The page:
First we walked through some beautiful forest, crossing several small streams along the way. At a steady pace we climbed up the mountain until after less than two hours we reached the hut. The hut was still more than 100 meters of elevation beneath the Pinnacles peak but already provided beautiful views.
The ultimate view though is from the top of the Pinnacles and to get up there we had to climb some more stairs and ladders. This part of the hike is quite open and we were fully exposed to the wind, which picked up more an more as we went. In parts it was hard to stay on our feet.
The winds I experienced up at the top of the Pinnacles were the strongest I ever felt during a hike. The gusts were more than 100kph – due to some weather sites – and I had to be very careful to not get blown off the rocks. Taking a photo with tripod and DSLR during sunset was nearly impossible. I tried hiding behind a huge rock and using high ISOs and fast shutter speeds. But none of the photos I took turned out as I had hoped.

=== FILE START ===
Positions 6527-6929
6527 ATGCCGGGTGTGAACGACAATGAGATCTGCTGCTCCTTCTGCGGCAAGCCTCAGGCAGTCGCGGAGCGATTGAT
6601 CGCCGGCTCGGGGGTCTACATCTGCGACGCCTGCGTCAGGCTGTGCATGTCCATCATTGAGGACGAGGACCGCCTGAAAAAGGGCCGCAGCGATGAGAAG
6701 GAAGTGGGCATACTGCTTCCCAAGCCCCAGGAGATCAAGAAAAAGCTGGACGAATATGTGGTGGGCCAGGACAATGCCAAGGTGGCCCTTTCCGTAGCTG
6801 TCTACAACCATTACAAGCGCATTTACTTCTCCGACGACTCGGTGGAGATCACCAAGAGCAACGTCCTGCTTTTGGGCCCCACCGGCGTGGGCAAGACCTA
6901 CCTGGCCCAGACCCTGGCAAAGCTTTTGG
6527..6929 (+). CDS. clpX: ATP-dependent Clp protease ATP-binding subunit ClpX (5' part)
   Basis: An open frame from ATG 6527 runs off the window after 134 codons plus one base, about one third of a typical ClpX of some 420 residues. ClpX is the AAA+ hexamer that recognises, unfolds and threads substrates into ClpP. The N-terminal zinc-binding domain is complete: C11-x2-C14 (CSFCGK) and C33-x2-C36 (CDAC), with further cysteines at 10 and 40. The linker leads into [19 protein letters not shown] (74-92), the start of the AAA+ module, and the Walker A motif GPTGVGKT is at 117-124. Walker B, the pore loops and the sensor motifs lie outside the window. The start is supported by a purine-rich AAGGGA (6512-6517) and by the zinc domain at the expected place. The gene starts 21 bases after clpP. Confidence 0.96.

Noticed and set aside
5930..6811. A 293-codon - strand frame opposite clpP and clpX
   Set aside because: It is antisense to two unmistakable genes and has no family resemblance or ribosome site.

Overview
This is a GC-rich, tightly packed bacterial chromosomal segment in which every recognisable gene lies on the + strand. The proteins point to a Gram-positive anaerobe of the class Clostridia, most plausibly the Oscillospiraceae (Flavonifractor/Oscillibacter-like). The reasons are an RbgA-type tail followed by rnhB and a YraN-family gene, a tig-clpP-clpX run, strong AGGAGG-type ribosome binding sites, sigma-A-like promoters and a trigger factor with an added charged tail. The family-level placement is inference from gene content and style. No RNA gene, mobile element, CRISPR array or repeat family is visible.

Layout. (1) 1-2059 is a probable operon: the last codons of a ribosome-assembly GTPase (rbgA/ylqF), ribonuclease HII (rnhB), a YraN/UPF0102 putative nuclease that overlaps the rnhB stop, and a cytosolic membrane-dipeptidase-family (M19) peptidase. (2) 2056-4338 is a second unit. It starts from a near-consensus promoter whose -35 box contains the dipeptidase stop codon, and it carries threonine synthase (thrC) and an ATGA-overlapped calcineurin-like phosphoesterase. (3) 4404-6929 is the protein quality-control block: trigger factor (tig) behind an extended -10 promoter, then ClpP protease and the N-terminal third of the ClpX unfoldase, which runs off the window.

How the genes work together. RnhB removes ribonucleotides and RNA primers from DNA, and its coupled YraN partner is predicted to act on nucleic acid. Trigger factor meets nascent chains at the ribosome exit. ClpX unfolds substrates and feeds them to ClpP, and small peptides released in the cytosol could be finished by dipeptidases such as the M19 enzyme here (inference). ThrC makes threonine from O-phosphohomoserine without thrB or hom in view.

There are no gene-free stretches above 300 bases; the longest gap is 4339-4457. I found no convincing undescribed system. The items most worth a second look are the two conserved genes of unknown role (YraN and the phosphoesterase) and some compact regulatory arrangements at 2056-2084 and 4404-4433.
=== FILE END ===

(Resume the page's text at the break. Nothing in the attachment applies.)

So I returned the next morning before sunrise, hoping for calmer conditions. But it was equally bad and despite the beautiful light I had to admit defeat and just took a photo with the Gopro. Then I sat on the rocks for a few more minutes, watching the sun briefly peek through the clouds, before I descended towards the hut and later to our campervan.
Later that day we drove to Auckland, spent another night at a campsite outside the city before flying to Hong Kong the following day.
All in all New Zealand gave us great memories once more. I was also able to capture several photos, which after two years now, I still consider some of my favorites of all time.
There were also photographical challenges again. Not all plans worked out and I had to abandon several of my photo ideas. But, as always, what stays after the first disappointment at not getting the photo, is the memory of having visited beautiful landscapes, of having put in the work, of the miles hiked and of the freedom I always feel when travelling.